Anna Kusmer is a reporter and producer at The World focusing on the environment. She creates The Big Fix, The World's weekly look at climate change solutions around the globe. Anna is fascinated by people's complex relationships with nature and is inspired by the diverse solutions for a more just and sustainable world.
Before working at The World, Anna worked as a local news reporter at WGBH in Boston and KQED in San Francisco.
Anna has an MSc in environmental science from McGill University. Outside of work, Anna enjoys reading, cooking, traveling and meeting her neighbors. Anna believes stories can change the world.
Do you have a question about a climate change solution you want to hear answered on air? Email Anna: firstname.lastname@example.org
The Ghriba synagogue is the oldest in Africa and is the destination for an annual Jewish pilgrimage on the island of Djerba. The World's Marco Werman spoke with Daniel Lee, a historian of the Jews of France and North Africa at Queen Mary University of London, about the ancient house of worship and an attack there on Tuesday.
"Ducks: Two Years in the Oil Sands," a graphic novel by Kate Beaton, from Cape Breton, Nova Scotia, tells the story of leaving home and joining thousands of others to work in the oil sands of Alberta, Canada. Beaton joined The World's host Marco Werman to talk about her experience.
Agnieszka Kosowicz, president and founder of the Polish Migration Forum, spoke to The World's host Marco Werman from Warsaw about the influx of refugees from neighboring Ukraine amid the Russian invasion there.
This past week, UK environmental activist Ella Daish traveled to Switzerland and marched a giant tampon — which is a striped, blue and green tampon sculpture that stands more than 6 feet tall — to Procter & Gamble’s European headquarters in Geneva. She said she wanted to “return” the plastic applicators to the company.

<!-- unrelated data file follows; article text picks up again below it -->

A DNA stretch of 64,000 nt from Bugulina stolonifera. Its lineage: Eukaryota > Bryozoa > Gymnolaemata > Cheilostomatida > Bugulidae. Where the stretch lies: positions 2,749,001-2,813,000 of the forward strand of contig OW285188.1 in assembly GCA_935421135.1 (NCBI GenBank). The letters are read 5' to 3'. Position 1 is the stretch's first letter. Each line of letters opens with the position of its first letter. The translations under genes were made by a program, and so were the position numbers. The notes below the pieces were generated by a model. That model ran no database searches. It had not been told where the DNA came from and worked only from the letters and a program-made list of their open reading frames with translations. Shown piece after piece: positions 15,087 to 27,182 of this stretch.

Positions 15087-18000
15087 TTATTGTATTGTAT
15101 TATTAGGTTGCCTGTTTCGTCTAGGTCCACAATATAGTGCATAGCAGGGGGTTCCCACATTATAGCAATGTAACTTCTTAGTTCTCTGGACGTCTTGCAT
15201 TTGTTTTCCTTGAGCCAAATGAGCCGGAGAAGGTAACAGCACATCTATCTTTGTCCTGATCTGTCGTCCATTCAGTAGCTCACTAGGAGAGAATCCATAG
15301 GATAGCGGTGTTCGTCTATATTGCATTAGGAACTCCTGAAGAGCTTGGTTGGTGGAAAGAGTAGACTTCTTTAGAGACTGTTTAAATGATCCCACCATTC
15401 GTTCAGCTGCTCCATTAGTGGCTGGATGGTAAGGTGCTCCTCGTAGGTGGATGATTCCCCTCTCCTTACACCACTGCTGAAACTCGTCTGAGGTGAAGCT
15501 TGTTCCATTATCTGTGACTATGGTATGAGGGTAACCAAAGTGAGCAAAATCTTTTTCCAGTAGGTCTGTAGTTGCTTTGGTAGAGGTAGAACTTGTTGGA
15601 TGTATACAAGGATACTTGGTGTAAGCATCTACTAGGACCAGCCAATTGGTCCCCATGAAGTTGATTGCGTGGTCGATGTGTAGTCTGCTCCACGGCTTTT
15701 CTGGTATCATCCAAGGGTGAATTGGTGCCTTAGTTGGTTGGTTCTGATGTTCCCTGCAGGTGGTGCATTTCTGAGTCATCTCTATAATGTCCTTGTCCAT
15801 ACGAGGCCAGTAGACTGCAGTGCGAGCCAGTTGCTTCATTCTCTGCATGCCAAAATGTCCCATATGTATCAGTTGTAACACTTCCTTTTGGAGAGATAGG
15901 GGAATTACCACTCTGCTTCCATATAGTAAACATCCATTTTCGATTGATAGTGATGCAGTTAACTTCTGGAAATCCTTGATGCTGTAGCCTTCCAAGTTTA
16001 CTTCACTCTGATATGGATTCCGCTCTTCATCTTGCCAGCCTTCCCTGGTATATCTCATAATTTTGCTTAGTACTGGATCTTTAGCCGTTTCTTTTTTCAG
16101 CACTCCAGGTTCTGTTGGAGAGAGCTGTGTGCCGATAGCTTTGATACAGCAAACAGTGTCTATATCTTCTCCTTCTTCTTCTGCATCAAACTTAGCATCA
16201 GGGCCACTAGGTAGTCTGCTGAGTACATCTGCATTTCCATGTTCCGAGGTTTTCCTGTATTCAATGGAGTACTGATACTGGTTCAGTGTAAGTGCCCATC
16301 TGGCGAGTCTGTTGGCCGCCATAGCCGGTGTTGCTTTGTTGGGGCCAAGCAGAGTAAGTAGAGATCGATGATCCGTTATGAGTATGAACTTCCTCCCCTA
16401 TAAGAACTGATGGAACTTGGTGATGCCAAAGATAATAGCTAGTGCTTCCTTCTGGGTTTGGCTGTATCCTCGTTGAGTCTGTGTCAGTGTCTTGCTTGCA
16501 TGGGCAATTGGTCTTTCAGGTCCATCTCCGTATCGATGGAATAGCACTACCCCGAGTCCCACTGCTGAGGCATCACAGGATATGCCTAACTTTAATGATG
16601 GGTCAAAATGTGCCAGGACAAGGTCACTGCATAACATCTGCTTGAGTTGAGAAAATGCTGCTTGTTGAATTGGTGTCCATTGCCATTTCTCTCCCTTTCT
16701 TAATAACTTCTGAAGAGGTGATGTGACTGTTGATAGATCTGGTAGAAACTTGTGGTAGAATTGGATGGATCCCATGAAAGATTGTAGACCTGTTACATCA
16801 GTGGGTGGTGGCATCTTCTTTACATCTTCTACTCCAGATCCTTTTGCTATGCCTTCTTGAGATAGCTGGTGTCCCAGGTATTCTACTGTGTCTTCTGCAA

Rebecca Skloot, author of "The Immortal Life of Henrietta Lacks," spoke to The World's host Marco Werman about her legacy on the 70th anniversary of her death.
Racquel Gates, a professor of film at Columbia University, and the consulting producer and editor for the Melvin Van Peebles Box Set — being released by The Criterion Collection next week — discussed his work, life and legacy with The World's host Marco Werman.
Zandile Ndhlovu is the first Black free-diving instructor in South Africa and the founder of the Black Mermaid Foundation, which aims to change the story of who belongs in the water by spreading awareness online and teaching school kids about the ocean.
Two decades after the attacks of Sept. 11, Muslim Americans revisit their lives in a post-9/11 world. Executive director and chaplain at New York University, Khalid Latif, discusses his experiences with The World's host Marco Werman.
Nearly one-third of people in Afghanistan don't know if they will have a meal each day. Droughts and an approaching winter are worsening the food shortage there. Kaustubh Devale, head of the Food and Agriculture Organization's emergency and resilience program in Afghanistan, discusses the situation with The World's host Marco Werman.
For insight into Kerry's brand of climate diplomacy and the outcome of the talks, The World's host Carol Hills spoke with David Wade, who served as Kerry's chief of staff when the diplomat was secretary of state.
A new study says if global warming continues at its current rate, more than 80% of Emperor penguin colonies will be gone in the next 80 years. Phil Trathan, who co-authored the study, joined The World's host Marco Werman to discuss the plight of penguins.